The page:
I love media that explores the world of the mind, dreams, and manifesting emotional realities as physical ones. Games are a great medium to do this in.
Jack kind of becomes a vengeful ghost—an embodiment of everything he felt as he died, which builds up under pressure as he descends, and then as he ascends, lightens, until his rage eventually melts and evaporates in the sun.
The illegible text is also a part of this. I was inspired by the manga and animation of Cat Soup in which one of the two main characters dies, and as a god of death is pulling them away, it speaks in a similar illegible language which starts to melt the character’s memories.
There are lots of different types of death. I think all of us experience inner deaths and rebirths. To continue living after losing something, a part of you also has to die. In Titanic II I wanted the player to maybe not embody a whole person, but the part that dies as someone mourns.
Or maybe they’re also a person who is dying in the ocean after the Titanic sunk. Or maybe something else. I don’t want to be prescriptive about it. I think of it more as a shape of something.
What thoughts and research went into creating the underwater world players would explore through the sunken ship?
It would be generous to say that I did actual research for this game, but I was surrounded by ocean-themed sources of knowledge. During the first year of COVID, I spent a lot of time watching Twitch streams by the Monterey Bay Aquarium. I just kept being saturated with interesting facts about the ocean and ocean life.
Some of the creatures that I was learning about found their way into the game, like the barrel-eye fish whose transparent head houses the ballroom sequences. I also learned about nitrogen narcosis, a phenomenon where divers can begin to hallucinate and experience powerful emotional changes as they descend into deep water.
I’d always had a fascination with the deep. I’m genuinely terrified of it, even though I love the alien-looking animals that live there. It took me a while to be able to go into the ocean without feeling anxious, and even then, I still feel a sense of dread when I think about what’s below me in the water.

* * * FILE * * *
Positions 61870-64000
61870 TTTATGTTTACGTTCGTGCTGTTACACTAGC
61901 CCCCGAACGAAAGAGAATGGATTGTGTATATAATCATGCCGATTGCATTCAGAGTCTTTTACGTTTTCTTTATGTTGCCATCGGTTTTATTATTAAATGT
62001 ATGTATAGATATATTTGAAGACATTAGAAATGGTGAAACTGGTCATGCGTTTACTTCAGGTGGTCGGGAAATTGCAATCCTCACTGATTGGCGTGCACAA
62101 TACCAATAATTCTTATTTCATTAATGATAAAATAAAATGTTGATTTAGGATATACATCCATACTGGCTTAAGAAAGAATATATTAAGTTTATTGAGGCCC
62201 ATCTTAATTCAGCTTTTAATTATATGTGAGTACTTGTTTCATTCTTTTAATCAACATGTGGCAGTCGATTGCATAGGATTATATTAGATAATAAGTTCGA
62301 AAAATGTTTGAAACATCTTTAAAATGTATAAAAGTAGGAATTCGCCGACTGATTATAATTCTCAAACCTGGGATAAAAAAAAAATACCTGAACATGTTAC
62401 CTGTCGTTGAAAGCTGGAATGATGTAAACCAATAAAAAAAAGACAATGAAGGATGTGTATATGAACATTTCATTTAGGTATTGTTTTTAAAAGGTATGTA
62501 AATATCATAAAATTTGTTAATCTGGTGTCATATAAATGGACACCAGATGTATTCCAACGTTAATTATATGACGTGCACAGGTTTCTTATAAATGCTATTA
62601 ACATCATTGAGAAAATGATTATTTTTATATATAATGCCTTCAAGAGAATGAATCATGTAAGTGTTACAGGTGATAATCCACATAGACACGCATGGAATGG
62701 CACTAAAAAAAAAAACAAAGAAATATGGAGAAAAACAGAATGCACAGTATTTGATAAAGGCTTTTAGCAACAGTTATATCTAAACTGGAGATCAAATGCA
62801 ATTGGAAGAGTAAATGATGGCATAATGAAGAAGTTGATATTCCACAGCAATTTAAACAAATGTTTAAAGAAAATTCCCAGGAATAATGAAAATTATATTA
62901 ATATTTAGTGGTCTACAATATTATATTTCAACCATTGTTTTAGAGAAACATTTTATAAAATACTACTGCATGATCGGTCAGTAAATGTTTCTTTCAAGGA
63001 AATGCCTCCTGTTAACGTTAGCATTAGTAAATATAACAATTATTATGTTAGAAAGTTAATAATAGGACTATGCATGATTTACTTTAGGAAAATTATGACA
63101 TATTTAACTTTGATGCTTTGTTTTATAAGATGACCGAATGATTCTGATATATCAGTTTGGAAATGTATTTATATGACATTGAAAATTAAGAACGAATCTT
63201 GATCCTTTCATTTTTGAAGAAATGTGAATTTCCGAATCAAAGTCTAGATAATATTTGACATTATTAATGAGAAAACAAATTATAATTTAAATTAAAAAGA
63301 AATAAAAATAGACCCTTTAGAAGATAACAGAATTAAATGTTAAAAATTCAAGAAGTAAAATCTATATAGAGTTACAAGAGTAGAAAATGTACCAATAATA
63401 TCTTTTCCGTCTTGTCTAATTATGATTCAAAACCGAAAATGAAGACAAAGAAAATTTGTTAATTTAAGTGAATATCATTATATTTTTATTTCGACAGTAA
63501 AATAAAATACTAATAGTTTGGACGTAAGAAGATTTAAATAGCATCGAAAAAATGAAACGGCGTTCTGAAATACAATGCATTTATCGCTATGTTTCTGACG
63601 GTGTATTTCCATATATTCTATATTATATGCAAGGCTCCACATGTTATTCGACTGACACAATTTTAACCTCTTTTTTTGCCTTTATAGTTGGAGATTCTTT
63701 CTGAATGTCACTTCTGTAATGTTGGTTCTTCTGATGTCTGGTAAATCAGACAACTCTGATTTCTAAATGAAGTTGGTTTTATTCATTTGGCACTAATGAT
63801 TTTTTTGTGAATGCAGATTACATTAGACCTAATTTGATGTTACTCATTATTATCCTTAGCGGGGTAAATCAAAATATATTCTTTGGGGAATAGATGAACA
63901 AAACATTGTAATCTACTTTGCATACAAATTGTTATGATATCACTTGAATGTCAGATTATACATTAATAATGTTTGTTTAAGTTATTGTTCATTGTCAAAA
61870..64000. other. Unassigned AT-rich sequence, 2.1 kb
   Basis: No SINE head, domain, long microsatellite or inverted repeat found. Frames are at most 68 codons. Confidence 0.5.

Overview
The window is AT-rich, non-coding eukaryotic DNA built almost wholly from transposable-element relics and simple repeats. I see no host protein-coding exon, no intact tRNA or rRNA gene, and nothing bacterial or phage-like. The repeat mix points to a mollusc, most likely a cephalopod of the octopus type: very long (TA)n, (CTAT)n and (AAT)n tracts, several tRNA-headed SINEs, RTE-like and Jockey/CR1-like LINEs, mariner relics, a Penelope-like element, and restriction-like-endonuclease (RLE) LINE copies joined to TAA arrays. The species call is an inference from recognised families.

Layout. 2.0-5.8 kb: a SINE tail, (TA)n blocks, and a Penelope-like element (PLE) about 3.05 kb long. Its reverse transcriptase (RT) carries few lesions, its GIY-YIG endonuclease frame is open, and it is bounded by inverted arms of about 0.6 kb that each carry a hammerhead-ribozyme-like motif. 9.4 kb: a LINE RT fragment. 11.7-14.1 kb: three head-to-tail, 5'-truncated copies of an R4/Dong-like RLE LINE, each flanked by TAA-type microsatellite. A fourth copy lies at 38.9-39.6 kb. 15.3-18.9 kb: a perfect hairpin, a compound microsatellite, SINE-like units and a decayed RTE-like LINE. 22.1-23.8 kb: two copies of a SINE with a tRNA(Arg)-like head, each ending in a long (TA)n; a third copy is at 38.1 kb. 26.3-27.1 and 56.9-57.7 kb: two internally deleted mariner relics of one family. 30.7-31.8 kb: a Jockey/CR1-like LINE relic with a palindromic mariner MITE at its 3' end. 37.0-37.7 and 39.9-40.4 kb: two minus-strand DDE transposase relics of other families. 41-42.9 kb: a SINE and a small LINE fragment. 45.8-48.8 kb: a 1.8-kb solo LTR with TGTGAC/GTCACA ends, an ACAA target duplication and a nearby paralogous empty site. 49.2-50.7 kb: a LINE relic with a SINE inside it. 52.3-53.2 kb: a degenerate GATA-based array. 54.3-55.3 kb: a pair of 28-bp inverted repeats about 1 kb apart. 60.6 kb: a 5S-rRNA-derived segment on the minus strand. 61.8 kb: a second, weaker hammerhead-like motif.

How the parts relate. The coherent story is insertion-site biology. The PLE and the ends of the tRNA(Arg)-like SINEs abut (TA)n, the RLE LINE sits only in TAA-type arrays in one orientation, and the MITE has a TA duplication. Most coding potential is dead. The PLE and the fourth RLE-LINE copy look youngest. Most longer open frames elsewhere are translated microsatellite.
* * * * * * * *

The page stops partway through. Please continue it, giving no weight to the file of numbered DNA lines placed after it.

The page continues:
In horror media we usually circle around the same set of fears and types of suspense: ghosts, murderers, being chased, rounding corners, etc. Even in Jaws, which is maybe the closest to capturing this specific ocean fear, it boils down to "big shark," and they never go to the deep waters. I love horror, and I wanted to try and push the bounds of it. I wanted to take something that I was really afraid of, and see if I could make other people feel afraid in the same way.
The game seems to dance between grieving, humorous, and wondrous in its exploration of this underwater afterlife. What drew you to explore so many feelings with your game?
I guess I would say that these feelings are not so different from one another. Grief, humor, fear and wonder are all extremes. They’re larger-than-life emotions that are hard for us to fit into our reality, so all of them come with a sense of absurdity. We’re also pretty powerless in most of these emotions; even the good ones. Horror usually focuses on powerlessness via fear, but I think because of that similarity, horror can weave nicely into wonder, humor, and other big feelings too.
Titanic II also touches on all of these different states because it follows an arc. Since I didn’t really try to plan the arc in advance, I just infused scenes with the emotions that I had at the time. Those feelings naturally evolved as I moved through my own experience.
What challenges did you face in weaving a story and place out of so many tones and emotions?
I was always really worried that I wasn’t going to get the tone right. When I first sent the prototype to friends, I wrote
"The Titanic is weird because it was a tragic thing but it’s been a long time and it’s kinda a joke now. This might feel a bit meme-y. I'm trying to get somewhere inside that space of horrible and funny like the Titanic. That being said, I don't want to make a meme game."
The first person to respond said something along the lines of, "I don’t see how you meant this to be anything other than a joke."
So yeah, I was really worried I couldn’t communicate the tone that I wanted to [laughs] but I just kept at it and, to my surprise, it ended up landing with people in the end.
Humor about disastrous things could seem insensitive, or like it’s just for shock value. But I think anyone who’s lived through something that shook them deeply understands how prying at the connection between humor and disaster not only comes naturally, but is sometimes the only way of looking at the world that makes sense.
How did you decide what moments and discoveries to put in the game? What effect did you want them to have on the player?
For the beginning sinking sequence, I wanted to crank up the fear of seeing weird and big things underwater more and more as you get deeper. It starts off with little fish, then scarier ones, then the giant squid, etc. I just picked things that I knew I would be terrified to see.
The seafloor exploration part is similar. I wanted to capture that sinking terror of suddenly coming upon a giant thing that you couldn’t see the shape of just a moment ago. Water has that really scary capability of hiding things from you until you’re right up next to them.
With the ancient text, I also wanted to hammer in this feeling of being cursed.